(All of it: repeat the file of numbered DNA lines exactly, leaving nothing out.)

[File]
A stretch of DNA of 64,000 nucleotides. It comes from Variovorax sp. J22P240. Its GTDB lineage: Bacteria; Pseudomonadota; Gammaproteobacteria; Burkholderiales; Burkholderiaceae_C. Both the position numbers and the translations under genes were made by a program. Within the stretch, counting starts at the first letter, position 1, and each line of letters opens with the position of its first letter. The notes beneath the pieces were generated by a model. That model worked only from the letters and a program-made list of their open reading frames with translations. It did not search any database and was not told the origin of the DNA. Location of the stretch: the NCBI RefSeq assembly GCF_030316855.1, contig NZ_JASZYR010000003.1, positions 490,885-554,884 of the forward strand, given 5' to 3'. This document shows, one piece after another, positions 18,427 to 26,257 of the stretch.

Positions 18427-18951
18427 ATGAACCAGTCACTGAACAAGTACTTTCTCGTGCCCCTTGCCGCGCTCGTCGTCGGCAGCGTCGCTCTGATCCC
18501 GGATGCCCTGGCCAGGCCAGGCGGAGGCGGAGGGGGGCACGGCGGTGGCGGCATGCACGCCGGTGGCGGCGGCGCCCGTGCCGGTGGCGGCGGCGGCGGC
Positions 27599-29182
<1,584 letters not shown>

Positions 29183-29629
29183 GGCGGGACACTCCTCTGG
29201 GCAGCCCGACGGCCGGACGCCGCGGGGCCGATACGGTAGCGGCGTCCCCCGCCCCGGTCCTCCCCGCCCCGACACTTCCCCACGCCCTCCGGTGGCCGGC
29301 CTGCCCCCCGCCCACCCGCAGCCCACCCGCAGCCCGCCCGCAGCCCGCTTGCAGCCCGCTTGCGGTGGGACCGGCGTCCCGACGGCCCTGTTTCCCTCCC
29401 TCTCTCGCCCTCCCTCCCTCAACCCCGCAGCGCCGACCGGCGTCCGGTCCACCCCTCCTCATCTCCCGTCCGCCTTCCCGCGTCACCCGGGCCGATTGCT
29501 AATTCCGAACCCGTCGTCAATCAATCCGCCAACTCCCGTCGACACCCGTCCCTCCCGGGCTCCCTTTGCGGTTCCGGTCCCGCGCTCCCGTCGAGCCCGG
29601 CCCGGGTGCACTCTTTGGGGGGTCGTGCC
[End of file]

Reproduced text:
A stretch of DNA of 64,000 nucleotides. It comes from Variovorax sp. J22P240. Its GTDB lineage: Bacteria; Pseudomonadota; Gammaproteobacteria; Burkholderiales; Burkholderiaceae_C. Both the position numbers and the translations under genes were made by a program. Within the stretch, counting starts at the first letter, position 1, and each line of letters opens with the position of its first letter. The notes beneath the pieces were generated by a model. That model worked only from the letters and a program-made list of their open reading frames with translations. It did not search any database and was not told the origin of the DNA. Location of the stretch: the NCBI RefSeq assembly GCF_030316855.1, contig NZ_JASZYR010000003.1, positions 490,885-554,884 of the forward strand, given 5' to 3'. This document shows, one piece after another, positions 18,427 to 26,257 of the stretch.

Positions 18427-18951
18427 ATGAACCAGTCACTGAACAAGTACTTTCTCGTGCCCCTTGCCGCGCTCGTCGTCGGCAGCGTCGCTCTGATCCC
18501 GGATGCCCTGGCCAGGCCAGGCGGAGGCGGAGGGGGGCACGGCGGTGGCGGCATGCACGCCGGTGGCGGCGGCGCCCGTGCCGGTGGCGGCGGCGGCGGC
Positions 27599-29182
<1,584 letters not shown>

Positions 29183-29629
29183 GGCGGGACACTCCTCTGG
29201 GCAGCCCGACGGCCGGACGCCGCGGGGCCGATACGGTAGCGGCGTCCCCCGCCCCGGTCCTCCCCGCCCCGACACTTCCCCACGCCCTCCGGTGGCCGGC
29301 CTGCCCCCCGCCCACCCGCAGCCCACCCGCAGCCCGCCCGCAGCCCGCTTGCAGCCCGCTTGCGGTGGGACCGGCGTCCCGACGGCCCTGTTTCCCTCCC
29401 TCTCTCGCCCTCCCTCCCTCAACCCCGCAGCGCCGACCGGCGTCCGGTCCACCCCTCCTCATCTCCCGTCCGCCTTCCCGCGTCACCCGGGCCGATTGCT
29501 AATTCCGAACCCGTCGTCAATCAATCCGCCAACTCCCGTCGACACCCGTCCCTCCCGGGCTCCCTTTGCGGTTCCGGTCCCGCGCTCCCGTCGAGCCCGG
29601 CCCGGGTGCACTCTTTGGGGGGTCGTGCC